Instead of Seeking Peace With Abbas, Netanyahu Tattles to the Teacher Obama

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Netanyahu talks with Abbas during a group photo at the World Climate Change Conference 2015 in Paris, France, November 30, 2015.
Netanyahu talks with Abbas during a group photo at the Paris climate change summit, November 30, 2015.Credit: AP

Tuesday’s newspapers were adorned with front-page photos of Prime Minister Benjamin Netanyahu shaking hands with Palestinian President Mahmoud Abbas at the Paris climate conference. The prime minister quickly explained that his rare gesture was only done out of politeness (“it’s diplomatic protocol”) and media spin. He told reporters: “It’s important that the world see that we are prepared to speak to the Palestinians, but I have no illusions about Abu Mazen” — Abbas.

After the photo-op, Netanyahu buttonholed U.S. President Barack Obama in a hallway to complain about the Palestinian leader. “I said to Obama, look at how Abu Mazen is continuing his incitement,” the prime minister said. According to Netanyahu, “Obama told me that he plans to speak with Abu Mazen about this, and that he agrees with me that it has to stop.”

So here’s an interpretation of Netanyahu’s performance. In front of the cameras, Netanyahu made it appear that he was seeking peace, and later explained in Hebrew for domestic consumption that all was show so that Education Minister Naftali Bennett wouldn’t threaten to break up the governing coalition.

When the photographers left the room, he explained to Obama that there was no one to talk to, like a kid tattling on his friend to the teacher – “but he started it.” Israeli leaders used to accuse their Arab rivals-colleagues of doublespeak; Netanyahu has upgraded his diplomacy to triplespeak.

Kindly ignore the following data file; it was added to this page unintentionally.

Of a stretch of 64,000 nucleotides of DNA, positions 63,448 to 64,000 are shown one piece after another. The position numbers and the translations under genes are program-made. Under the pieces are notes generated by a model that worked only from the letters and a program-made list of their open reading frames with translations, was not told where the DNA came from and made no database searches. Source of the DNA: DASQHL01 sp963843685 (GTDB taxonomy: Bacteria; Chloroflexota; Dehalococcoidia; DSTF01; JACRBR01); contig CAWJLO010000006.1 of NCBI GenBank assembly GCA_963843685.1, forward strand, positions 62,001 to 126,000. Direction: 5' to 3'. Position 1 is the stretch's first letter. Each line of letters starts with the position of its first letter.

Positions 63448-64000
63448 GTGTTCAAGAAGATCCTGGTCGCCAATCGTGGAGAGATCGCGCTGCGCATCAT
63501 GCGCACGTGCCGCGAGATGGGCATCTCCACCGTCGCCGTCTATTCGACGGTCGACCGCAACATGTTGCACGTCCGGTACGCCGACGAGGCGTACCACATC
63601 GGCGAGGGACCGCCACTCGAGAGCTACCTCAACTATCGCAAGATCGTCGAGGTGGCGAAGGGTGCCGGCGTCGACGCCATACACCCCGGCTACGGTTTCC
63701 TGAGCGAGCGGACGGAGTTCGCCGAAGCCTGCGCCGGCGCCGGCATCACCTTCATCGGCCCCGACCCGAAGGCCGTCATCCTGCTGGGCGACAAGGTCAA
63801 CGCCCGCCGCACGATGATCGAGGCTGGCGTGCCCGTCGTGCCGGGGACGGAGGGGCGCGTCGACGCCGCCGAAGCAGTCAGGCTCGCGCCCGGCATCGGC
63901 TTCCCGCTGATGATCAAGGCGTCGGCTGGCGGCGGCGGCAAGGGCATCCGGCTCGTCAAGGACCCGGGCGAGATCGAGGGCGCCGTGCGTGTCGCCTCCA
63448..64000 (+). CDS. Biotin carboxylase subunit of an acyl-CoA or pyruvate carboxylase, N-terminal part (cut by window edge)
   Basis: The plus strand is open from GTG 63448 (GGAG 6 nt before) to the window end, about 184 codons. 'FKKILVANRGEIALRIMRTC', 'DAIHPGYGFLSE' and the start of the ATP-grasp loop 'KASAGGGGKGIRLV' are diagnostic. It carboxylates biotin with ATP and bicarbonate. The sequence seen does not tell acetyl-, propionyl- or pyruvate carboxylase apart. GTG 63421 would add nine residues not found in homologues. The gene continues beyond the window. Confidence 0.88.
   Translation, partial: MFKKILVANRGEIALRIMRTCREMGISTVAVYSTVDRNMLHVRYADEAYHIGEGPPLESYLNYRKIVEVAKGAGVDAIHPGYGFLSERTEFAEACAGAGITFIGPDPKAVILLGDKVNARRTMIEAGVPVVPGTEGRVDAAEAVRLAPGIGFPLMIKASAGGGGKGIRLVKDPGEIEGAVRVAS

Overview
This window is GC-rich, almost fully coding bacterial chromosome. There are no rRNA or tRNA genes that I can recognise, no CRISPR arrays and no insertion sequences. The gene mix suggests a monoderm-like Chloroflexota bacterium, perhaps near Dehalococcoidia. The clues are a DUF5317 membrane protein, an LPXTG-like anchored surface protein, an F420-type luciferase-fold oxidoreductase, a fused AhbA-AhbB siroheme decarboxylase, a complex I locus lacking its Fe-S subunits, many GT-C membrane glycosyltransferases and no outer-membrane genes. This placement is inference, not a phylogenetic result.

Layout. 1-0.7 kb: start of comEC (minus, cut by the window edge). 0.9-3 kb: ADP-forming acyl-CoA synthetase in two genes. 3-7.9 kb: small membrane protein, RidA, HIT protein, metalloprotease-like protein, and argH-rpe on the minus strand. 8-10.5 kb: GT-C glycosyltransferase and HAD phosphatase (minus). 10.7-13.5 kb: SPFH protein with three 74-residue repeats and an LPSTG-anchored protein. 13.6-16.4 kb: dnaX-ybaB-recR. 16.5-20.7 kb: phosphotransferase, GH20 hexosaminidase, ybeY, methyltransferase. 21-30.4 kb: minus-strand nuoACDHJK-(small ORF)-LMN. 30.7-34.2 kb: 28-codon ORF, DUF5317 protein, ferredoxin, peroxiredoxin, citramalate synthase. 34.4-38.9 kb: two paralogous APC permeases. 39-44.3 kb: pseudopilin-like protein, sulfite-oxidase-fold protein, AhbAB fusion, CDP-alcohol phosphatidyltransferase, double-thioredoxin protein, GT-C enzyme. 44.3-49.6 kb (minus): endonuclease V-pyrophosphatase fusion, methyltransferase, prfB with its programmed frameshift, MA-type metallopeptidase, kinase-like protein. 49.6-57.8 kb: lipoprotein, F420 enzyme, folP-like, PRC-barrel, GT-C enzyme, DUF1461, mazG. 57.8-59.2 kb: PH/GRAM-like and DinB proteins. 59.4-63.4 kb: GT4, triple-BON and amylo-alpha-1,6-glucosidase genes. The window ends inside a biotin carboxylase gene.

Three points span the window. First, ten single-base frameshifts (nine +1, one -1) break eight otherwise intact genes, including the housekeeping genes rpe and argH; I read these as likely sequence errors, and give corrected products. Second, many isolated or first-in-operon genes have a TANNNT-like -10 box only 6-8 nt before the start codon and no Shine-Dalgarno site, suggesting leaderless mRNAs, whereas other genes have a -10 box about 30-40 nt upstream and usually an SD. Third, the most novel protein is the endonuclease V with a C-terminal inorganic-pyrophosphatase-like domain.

That’s Netanyahu’s policy: The main thing is to get through another international conference, another news broadcast, another meeting with Obama without entering a serious discussion on Israel’s future, a solution to the conflict and delineating the state’s borders. Everything is PR, spin and clumsy attempts at winning media points in a confrontation with Abbas’ “incitement” while maintaining the stability of the right-wing government.

Netanyahu can’t persuade the international community that the terror in France and the stabbings at Gush Etzion Junction stem from the same source. Western leaders are fighting the Islamic State while supporting independence for the Palestinians and expressing their opposition to the settlements. Instead of taking advantage of the chance to join with Obama, the European Union and the Sunni Arab countries to achieve the two-state vision that Netanyahu is ostensibly committed to, he focuses on postponement.

The current wave of violence should be a catalyst in efforts at dialogue, compromise and a solution to the conflict, not pretense for staged photographs. Instead of laying out Abbas’ sins to Obama, Netanyahu should have gone into a room with Abbas and talked seriously about ways to push the peace process forward.

Tattling to the teacher and fears of the bullies in the coalition aren’t a substitute for an initiative that seeks to improve Israel’s security and international standing.

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